### Author Topic: VIC = Balun?  (Read 4688 times)

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##### VIC = Balun?
« on: September 05, 2016, 10:22:07 am »
Hi ,

Again some possible theorys on how the VIC is build and how it is supposed to work.
Would it be possible that they must act as an antenna balun?

cheers

http://www.antenna-theory.com/definitions/balun.php

http://ham.stackexchange.com/questions/538/using-a-balun-with-a-resonant-dipole

• Hero member
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##### Re: VIC = Balun?
« Reply #1 on: September 05, 2016, 10:36:32 am »
I would focus on the current baluns...

This would mean that we should measure currents on our scope and not voltage waveforms.
Maybe thats why nobody have been succesfull in replicating Meyer.

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##### Re: VIC = Balun?
« Reply #2 on: September 07, 2016, 07:46:27 am »
Hi Steve,

You may have hit on something when you said the word balun.  But what if it's the exciter array itself which is acting as a balun?  The way he has the sets of coaxial tubes connected in series, with two 90 degree bends in each of the jumper wires.  Each jumper is a half turn inductance.  If it was strictly to add the resistance values, a straight diagonal wire would work.

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##### Re: VIC = Balun?
« Reply #3 on: September 07, 2016, 22:14:08 pm »
Looking at how the wires are connected to the tubes....it looks like they are the same polarity or at the very least ,the outer tube of one tube set is the same polarity of the inner tube of the adjacent tube set.
I haven't seen anybody talk about the function of having the tubes wired that way but it looks like they are effectively wired for the same polarity In some way.

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##### Re: VIC = Balun?
« Reply #4 on: September 07, 2016, 22:41:42 pm »
Looking at how the wires are connected to the tubes....it looks like they are the same polarity or at the very least ,the outer tube of one tube set is the same polarity of the inner tube of the adjacent tube set.
I haven't seen anybody talk about the function of having the tubes wired that way but it looks like they are effectively wired for the same polarity In some way.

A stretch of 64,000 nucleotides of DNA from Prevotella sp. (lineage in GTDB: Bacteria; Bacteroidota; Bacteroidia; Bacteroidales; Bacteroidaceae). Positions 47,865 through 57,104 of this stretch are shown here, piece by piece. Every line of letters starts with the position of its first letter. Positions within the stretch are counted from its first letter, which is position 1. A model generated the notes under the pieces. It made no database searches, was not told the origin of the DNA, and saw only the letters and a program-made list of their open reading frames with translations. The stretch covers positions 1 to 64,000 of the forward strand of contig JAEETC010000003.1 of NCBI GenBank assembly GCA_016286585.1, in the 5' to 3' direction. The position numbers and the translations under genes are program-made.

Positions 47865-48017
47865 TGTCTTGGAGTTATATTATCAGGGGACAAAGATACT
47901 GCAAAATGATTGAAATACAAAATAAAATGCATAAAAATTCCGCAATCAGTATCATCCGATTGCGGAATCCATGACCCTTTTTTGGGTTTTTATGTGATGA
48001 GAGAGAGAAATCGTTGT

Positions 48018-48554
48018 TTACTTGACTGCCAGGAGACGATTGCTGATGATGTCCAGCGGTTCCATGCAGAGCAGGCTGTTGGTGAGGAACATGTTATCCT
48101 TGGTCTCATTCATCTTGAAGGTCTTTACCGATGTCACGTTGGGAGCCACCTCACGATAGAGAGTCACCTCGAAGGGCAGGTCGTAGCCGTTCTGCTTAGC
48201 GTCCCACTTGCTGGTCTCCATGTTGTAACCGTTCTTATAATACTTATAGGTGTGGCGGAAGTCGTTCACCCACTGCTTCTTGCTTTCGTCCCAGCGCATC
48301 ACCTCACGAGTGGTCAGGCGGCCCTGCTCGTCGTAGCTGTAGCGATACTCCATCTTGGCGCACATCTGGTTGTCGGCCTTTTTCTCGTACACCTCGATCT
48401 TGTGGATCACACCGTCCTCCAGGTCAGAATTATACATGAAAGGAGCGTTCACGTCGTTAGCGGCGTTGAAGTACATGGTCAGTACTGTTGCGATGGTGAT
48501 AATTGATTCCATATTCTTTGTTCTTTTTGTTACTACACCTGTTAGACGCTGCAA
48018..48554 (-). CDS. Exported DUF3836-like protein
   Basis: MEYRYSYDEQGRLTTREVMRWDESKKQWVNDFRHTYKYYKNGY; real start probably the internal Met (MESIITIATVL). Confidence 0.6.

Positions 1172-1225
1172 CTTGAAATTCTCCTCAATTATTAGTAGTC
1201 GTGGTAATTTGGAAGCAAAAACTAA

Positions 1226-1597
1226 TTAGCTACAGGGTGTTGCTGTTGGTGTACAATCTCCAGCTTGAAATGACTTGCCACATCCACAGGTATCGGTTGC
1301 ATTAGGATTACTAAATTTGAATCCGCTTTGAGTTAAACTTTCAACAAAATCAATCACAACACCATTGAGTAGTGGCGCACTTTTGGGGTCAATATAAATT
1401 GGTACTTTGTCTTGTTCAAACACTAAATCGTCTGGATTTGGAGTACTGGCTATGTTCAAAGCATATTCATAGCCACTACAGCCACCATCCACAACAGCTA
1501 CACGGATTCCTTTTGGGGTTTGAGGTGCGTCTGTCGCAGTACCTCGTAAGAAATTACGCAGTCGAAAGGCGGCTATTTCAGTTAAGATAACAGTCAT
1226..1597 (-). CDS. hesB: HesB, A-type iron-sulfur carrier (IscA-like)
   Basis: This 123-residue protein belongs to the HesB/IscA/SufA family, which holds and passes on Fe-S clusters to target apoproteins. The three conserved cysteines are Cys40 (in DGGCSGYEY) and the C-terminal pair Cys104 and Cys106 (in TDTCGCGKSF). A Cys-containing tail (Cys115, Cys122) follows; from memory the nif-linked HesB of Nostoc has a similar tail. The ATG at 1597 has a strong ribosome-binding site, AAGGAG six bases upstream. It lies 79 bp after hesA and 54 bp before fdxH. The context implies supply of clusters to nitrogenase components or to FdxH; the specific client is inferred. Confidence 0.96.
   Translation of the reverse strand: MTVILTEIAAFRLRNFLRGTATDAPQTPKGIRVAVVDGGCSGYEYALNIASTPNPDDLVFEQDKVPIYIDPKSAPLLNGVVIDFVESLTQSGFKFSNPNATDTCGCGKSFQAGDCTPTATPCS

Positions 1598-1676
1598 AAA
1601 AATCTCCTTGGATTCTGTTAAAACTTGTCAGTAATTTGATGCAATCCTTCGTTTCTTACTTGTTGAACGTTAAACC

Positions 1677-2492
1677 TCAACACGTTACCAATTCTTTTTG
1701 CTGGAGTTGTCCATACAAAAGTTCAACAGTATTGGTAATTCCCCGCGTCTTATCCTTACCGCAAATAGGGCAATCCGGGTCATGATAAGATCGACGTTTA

I've been thinking about the possibility of free electron build up on one of the electrodes, relative to the other.    Cross wiring them like seen in his pictures would prevent sparking through the water, in a given tube set.  But the inductive bends in the jumpers could cause the array to act as a pulse forming network.  This might be important for balancing the impedance to an input PFN.

Here's an example of the type of balun I was remembering:

(https://s20.postimg.org/5n4wwfay5/balun2_1.gif)

Maybe a little far fetched, without a top connection except through the water.

I just started a new project involving a hidden wire inside the inner tube.  A pure static charge on this wire would place the same static polarity on the outside of each electrode tube.  But the inside surface of the outer tube would be the opposite polarity.  This, in itself, will polarize the water, and also present the sparking hazzard.

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##### Re: VIC = Balun?
« Reply #5 on: September 08, 2016, 05:53:06 am »
I've wanted to go back and look at the reference with the 3rd ring electrode at the top of one drawing. ..the most I can remember was it dealt with the EEC .

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##### Re: VIC = Balun?
« Reply #6 on: September 09, 2016, 00:12:19 am »
I've wanted to go back and look at the reference with the 3rd ring electrode at the top of one drawing. ..the most I can remember was it dealt with the EEC .

In a soup consisting of water molecules, gas ions, and free electrons, a water molecule which becomes ionized by losing an electron will typically recapture the same, or different electron in 180 micro seconds.  (Just under two tenths mili second.)  This is in the absence of an external field which pulls the free electrons out of the mix.  And this recapturing is also prevalent with gas ions in the EEC which are non polarized and therefor bouncing around, rather than being stretched while held stationary.  A third electrode - connected to a charge pump circuit - can remove enough free electrons to allow the gas ions to remain ionized and become even more ionized by gaining energy through impact with other molecules.  I see no reason why a third electrode wouldn't also aid the water splitting process.  Pulse mode water splitting exceeds the maximun efficiency for Faraday type electrolysis by quite a bit.  As a result, the charge on the positive electrode can only neutralize a small percent of the free electrons given off by the water during a given pulse train.  For the best possible operation, the rest of the liberated electrons also need to be pulled out of the water.

Instinctively, Meyer's system should produce far more gas than shown.  It's quite possible something's missing from his schematics, whether he included that third electrode in his Exciter Array or not.  This is where a little experimenting is needed, to tell the tale.